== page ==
When Edward I called his Model Parliament in 1295, all the different classes of people summoned to attend met in one single assembly. But afterwards they broke into three groups of “estates” Nobles, Clergy and Commons to hear separately the King’s plea for money and “to make such response as they individually chose.” Gradually, however, practical considerations led to a different arrangement.
The greater barons and the greater clergy, who were feudal lords and landholders too, had many interests in common and they began associating together in one body. The lesser clergy found attendance at Parliament very irksome. Moreover, they were jealous of their clerical privileges and preferred to make their money grants in their “Convocations.” They soon ceased to attend Parliament altogether.
Similarly, the knights, after a good deal of wavering, found their interests identical with the burgesses and finally united with them for all purposes. The result was the division of Parliament into two chambers; in one sat the peers, Temporal and Spiritual, in the other representative Knights of the Shire and the representative Townsmen.
How and when exactly this arrangement came about, nobody knows. It was accidental and the result of social and economic circumstances. By the close of the reign of Edward III this bicameral organisation seems to have been fully established. Thenceforward the distinction between the two Houses became political.
The next country to develop strong legislative bodies was the United States of America. Regarding the desirability of creating a national legislature consisting of two chambers, there was little difference of opinion among the members of the Philadelphia Convention.
The foremost reason which prompted bicameralism was the spirit of great compromise without which, perhaps, the union would not have come into being. The hitherto sovereign and independent States would not agree to the new administrative set-up, unless their old status was preserved in one branch of the legislature and where they could be represented as constituent political units.
On the other hand, the larger States would not agree to a plan of the new constitution unless they were given adequate representation in proportion to their numerical strength. There were economic reasons too.
The North, the more populous part of the country, was commercial in interest, whereas the South, the sparsely populated part, was agricultural. The division of legislature into two Houses based on two different principles of representation was in part influenced by these considerations in order to balance and harmonise the two distinct economic interests in the national government.
To these considerations may be added yet another, and it is as important today as before. The Fathers of the Constitution had entertained the fear of majority rule, and they desired to set up a Senate as a conservative check on the turbulence of democracy. And if it could prove an effective check on the radicalism of the popular House, then, it should not be a mere duplication of the latter both in its composition and powers.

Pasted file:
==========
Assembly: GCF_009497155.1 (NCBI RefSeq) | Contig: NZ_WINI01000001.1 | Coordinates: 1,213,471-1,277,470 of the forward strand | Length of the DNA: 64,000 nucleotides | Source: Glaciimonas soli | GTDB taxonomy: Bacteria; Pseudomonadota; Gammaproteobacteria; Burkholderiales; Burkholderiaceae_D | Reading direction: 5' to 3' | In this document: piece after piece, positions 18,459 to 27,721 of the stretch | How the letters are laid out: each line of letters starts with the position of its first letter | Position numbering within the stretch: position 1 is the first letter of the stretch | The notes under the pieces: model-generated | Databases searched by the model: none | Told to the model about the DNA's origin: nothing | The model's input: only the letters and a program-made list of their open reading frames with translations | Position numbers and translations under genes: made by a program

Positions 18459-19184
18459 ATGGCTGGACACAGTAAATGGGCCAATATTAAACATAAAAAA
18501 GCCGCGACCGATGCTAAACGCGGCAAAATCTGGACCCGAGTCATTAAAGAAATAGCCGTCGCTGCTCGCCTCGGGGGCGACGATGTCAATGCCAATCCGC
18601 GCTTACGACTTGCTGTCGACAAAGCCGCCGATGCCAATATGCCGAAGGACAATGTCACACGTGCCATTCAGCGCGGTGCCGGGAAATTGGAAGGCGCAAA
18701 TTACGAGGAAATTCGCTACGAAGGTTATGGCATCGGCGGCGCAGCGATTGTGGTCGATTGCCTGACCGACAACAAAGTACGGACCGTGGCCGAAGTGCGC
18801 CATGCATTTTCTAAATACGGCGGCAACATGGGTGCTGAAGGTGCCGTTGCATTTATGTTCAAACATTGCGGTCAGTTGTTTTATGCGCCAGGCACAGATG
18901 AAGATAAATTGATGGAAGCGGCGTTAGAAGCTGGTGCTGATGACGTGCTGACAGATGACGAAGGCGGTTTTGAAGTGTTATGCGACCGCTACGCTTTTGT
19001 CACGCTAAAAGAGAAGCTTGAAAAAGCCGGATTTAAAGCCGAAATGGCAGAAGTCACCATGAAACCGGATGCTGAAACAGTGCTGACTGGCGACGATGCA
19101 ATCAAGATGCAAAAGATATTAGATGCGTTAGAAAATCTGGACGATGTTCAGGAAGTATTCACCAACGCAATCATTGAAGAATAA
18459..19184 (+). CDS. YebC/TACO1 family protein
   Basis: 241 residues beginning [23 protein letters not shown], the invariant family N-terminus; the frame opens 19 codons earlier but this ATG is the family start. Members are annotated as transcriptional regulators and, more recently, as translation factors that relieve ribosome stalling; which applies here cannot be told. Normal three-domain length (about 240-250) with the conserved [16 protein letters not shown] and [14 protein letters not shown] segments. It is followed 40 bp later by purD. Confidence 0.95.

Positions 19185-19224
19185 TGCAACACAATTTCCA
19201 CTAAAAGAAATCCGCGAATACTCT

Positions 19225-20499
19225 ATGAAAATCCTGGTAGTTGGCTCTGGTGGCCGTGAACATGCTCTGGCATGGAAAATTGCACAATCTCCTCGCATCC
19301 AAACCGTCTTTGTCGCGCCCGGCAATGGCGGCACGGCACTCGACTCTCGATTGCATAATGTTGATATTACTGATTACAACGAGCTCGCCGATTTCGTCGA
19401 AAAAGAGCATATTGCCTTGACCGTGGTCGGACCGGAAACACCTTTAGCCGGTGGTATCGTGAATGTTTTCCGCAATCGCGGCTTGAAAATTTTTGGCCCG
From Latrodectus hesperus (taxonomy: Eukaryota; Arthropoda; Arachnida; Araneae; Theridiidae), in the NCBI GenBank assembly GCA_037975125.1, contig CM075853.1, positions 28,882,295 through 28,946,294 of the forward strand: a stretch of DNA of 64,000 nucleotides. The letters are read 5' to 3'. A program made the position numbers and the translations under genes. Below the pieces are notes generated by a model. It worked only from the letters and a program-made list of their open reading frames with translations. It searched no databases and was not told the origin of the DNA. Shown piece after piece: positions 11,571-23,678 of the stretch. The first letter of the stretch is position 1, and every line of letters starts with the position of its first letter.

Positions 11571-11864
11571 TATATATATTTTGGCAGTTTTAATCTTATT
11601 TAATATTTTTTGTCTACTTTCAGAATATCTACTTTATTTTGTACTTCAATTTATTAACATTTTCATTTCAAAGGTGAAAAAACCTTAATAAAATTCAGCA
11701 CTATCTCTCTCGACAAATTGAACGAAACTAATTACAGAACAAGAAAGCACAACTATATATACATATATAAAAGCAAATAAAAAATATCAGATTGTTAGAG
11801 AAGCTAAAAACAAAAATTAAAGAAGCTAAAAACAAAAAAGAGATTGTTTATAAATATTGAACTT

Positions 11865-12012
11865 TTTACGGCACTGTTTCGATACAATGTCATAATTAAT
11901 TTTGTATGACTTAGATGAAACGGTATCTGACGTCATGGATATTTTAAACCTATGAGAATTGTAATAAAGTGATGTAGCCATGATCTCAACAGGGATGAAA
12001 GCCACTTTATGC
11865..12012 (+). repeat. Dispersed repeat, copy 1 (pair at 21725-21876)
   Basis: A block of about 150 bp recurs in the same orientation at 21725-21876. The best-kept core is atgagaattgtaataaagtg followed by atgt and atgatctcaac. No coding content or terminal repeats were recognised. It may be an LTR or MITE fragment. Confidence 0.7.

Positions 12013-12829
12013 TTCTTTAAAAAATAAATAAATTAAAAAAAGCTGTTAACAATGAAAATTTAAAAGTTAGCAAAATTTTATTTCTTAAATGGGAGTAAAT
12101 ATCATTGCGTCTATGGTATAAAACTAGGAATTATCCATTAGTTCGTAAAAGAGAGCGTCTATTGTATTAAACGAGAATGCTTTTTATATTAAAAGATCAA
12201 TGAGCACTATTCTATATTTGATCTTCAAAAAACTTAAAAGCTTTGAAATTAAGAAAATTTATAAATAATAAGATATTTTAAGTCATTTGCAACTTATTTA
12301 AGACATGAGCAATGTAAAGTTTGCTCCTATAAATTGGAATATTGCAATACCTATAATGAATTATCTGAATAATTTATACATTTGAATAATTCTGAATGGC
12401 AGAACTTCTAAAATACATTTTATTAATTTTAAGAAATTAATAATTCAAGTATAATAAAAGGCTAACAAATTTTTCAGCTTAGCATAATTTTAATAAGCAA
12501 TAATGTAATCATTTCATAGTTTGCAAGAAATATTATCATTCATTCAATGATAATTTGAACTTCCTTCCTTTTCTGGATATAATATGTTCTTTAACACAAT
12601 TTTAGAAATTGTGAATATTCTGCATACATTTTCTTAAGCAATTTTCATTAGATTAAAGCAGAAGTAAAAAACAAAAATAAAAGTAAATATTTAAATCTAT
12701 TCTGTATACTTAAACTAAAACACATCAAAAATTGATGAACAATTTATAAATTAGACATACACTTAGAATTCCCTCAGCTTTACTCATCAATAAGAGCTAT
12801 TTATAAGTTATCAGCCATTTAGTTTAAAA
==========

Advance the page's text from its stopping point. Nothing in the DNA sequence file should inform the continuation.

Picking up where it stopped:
The propertied class had found another reason for creation of the Senate. Their feeling was that the rule of the majority offered acute dangers, the chief of which was the possible “exploitation of the propertied classes by those less favourably situated.”
Although it was thought that these dangers could be met largely through the adoption of the representative type of government, still it was felt that certain additional safeguards were desirable.
Such safeguards, it was believed, “should be secured by providing for a bicameral legislative system, one of whose chambers would be more directly representative of property interests and be, thus, in a position to protect such interests.”
But the historical circumstances which led to the adoption of bicameralism in the United States did not set a stage for its universal adoption. In fact, in the eighteenth and early part of the nineteenth centuries unicameralism was generally favoured.
Benjamin Franklin was its enthusiastic advocate in the United States and it was largely under his influence that the legislature of Pennsylvania, under its first Constitution, was made unicameral.
In Britain, at the same time, Bentham advocated a single-chamber legislature. In France, reckless belief in popular sovereignty overcame the theories of Montesquieu and Delolme, which suggested a bicameral system of commons and lords.
The ideology of Rousseau was accepted and the Constituent Assembly conceded to the argument that sovereignty was indivisible and the nation was sovereign, and hence that its representative body could not but be one. A single-chamber legislature was provided in the Constitutions of 1791 and 1793.
Public opinion, however, soon went in favour of bicameralism and the countries which had previously adopted unicameralism abandoned it for the bicameral system. In Pennsylvania one chamber continued until 1800, when it was replaced by “two chambers.
In France, two chambers were created in 1795, which remained in existence until 1884, when France again reverted to unicameralism. But this was just for a brief interval. Other States, like Mexico, Spain, Portugal, Naples, and many others, all abandoned it after trial for the double-chamber system.
In a few countries, for example, Norway and Israel, the legislature even now is organised as a unicameral body. Commonly, however, a legislature is composed of two Houses and it is a bicameral body.